Laura Dern felt a ''moral obligation'' to ''get it right'' with 'Trial By Fire'.

The 52-year-old actress plays Elizabeth Gilbert, who became an advocate for Cameron Todd Willingham (Jack O'Connell) in director Ed Zwick's true life tale and though she didn't get to meet the playwright before getting into character, she was grateful that she engaged in a ''great deal of correspondence'' with her and was able to offer support and guidance on the story because of the added pressure of playing a real person.

She said: ''There's a moral obligation with a living person that you want to get it right.

''You know that they're going to understand at some point that there is some license of invention because you're having to presume how someone else feels, and sometimes even your family can't know that. Liz Gilbert was patient [with that], thank god, and she's also a playwright, so she really understands how it works, but she also understood my intent, Jack O'Connell's intent and Ed Zwick's intent.

''So, with that generosity, she opened her heart to me and we had a great deal of correspondence. It's hard on her to travel, and we had never met; we had only had numerous calls and emails and Skypes and got to know each other in that way.

''Only after the film did I spend time with her in person. But she was amazing, and most notably, she gave myself and Jack, ultimately, all of the letters between she and Todd, some of which you hear in the film, to help us the track the relationship and how it developed and her fight to expose injustice.''

One of Laura's biggest initial struggles with the role was the way Elizabeth was seen as just a ''good person'' so she was thankful that she was able to bring some ''normality''.

She added in an interview with The Hollywood Reporter: ''You know, it was my only problem with the script. And I only say this because Ed said it in an interview the other day, and I thought it was fair, that he and Geoffrey Fletcher have such respect for her and the way to pay homage to her, they felt, was to present the level of compassion she holds.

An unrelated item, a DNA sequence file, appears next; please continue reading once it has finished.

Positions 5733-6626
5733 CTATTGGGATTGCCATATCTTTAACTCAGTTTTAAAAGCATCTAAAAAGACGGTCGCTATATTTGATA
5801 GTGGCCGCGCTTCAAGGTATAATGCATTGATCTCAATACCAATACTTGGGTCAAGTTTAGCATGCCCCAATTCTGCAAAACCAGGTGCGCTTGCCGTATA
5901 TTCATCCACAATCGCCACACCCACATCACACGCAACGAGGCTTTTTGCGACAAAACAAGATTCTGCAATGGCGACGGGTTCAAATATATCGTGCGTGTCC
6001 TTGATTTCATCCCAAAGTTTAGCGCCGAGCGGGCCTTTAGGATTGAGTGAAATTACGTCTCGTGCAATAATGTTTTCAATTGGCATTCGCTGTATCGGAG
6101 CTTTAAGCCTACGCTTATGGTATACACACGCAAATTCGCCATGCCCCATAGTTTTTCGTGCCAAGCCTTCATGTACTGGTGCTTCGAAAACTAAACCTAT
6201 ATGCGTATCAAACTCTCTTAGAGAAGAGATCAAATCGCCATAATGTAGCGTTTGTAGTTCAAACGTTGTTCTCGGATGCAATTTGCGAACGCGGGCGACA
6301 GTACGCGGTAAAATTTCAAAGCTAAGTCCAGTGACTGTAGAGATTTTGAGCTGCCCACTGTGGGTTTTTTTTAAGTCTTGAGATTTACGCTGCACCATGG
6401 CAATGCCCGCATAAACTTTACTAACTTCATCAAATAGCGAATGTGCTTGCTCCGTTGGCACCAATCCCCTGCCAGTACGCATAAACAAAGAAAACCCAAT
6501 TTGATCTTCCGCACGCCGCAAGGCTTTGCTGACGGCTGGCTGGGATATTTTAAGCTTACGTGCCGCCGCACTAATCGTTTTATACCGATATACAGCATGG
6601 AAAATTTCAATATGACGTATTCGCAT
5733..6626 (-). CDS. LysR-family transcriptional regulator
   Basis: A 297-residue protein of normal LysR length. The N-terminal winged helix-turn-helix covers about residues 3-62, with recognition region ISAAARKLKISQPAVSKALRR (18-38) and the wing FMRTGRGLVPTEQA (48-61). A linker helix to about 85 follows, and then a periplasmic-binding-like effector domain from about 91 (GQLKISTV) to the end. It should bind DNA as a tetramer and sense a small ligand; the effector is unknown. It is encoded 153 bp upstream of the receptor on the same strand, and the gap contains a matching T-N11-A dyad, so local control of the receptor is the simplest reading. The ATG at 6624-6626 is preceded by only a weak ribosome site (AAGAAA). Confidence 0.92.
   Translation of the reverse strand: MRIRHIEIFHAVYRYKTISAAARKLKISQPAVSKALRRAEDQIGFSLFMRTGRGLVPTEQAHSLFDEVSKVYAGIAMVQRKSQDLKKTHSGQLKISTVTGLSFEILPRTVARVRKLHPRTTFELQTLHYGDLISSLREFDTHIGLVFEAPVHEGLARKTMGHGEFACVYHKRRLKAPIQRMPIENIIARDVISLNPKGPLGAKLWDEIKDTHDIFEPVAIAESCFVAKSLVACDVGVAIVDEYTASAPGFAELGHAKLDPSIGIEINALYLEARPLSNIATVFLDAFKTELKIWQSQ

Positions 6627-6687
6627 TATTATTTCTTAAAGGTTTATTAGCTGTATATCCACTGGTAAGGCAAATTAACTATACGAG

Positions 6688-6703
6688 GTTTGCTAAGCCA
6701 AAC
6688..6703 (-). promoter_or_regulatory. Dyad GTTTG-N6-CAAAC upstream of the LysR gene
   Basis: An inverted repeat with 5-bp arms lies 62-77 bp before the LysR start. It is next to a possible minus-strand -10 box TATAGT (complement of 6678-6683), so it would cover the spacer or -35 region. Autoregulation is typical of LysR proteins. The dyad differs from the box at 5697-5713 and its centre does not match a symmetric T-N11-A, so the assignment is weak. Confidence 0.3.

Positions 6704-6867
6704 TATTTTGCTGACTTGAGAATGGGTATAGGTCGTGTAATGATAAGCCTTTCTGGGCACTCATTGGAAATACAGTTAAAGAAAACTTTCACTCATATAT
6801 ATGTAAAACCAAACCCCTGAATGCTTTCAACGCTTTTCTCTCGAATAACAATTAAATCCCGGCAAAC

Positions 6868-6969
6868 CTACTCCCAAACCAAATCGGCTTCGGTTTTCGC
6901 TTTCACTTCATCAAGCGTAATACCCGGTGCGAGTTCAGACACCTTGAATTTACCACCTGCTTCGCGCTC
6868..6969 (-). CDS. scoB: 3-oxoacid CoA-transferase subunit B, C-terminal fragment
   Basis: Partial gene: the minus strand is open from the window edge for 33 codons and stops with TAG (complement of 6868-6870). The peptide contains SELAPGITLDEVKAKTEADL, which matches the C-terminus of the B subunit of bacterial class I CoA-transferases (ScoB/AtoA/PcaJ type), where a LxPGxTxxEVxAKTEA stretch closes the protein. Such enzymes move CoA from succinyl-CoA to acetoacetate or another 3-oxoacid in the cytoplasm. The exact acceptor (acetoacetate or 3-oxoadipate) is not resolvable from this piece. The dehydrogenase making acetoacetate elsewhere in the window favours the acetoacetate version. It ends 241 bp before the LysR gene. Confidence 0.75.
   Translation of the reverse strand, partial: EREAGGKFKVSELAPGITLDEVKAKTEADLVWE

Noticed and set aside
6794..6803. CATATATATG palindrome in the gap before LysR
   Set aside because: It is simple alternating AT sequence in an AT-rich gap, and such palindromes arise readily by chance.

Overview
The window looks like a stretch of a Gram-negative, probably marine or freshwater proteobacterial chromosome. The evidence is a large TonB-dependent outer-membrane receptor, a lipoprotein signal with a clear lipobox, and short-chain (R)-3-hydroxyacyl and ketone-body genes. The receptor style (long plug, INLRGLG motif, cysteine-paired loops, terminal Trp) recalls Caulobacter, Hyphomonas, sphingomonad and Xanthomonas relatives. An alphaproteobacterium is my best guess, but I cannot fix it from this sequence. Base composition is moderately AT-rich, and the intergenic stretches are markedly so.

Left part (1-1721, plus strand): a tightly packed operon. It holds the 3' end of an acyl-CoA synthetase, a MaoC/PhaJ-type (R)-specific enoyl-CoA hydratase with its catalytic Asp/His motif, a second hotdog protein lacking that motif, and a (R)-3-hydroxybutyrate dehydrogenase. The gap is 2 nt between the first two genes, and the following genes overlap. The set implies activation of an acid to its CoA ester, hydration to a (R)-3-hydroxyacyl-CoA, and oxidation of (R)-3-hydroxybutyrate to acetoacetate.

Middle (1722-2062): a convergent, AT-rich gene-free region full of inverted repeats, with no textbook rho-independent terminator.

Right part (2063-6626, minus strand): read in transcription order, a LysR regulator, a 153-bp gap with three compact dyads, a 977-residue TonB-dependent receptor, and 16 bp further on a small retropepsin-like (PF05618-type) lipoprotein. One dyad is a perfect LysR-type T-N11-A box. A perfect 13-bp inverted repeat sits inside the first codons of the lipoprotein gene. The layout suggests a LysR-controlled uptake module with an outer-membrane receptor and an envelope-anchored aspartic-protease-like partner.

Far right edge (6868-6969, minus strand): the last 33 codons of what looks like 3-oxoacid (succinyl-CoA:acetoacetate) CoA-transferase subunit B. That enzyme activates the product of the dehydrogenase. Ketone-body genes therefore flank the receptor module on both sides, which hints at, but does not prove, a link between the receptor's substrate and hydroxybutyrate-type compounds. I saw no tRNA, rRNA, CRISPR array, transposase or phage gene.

''But it was seeping into informing the scenes, and kind people do s***ty things, and noble people are complicated, and that's the thing that interests me about acting.

''And so with Liz's guidance, she let us go on a journey of mining some of her emotional life, her parenting life and her complicated and appropriate feelings in and around her own profiling of Todd.

''She learned about this program of letter-writing to people on Death Row, and as she said, which I thought was really funny, 'It was one of those moments where I was like, ''Okay, I'll be a good person, I'll be amazing and I'll do this thing that's an act of service to feel better about myself, or whatever people do.'' '

''I love that she accessed, for me, a commonality to it. But then you're inside it, and the individual becomes someone close to you.

''In Ed's beautiful willingness to allowing that to evolve, we tried to find some commonality, some normalcy, to who she is, versus Mother Theresa.

''Because not only is she not, and didn't want to be perceived as such, but the goal is to influence all of us toward a small act of kindness, because that may be all it takes to change lives, to change the justice system, to impact your own life. That's definitely the hope.''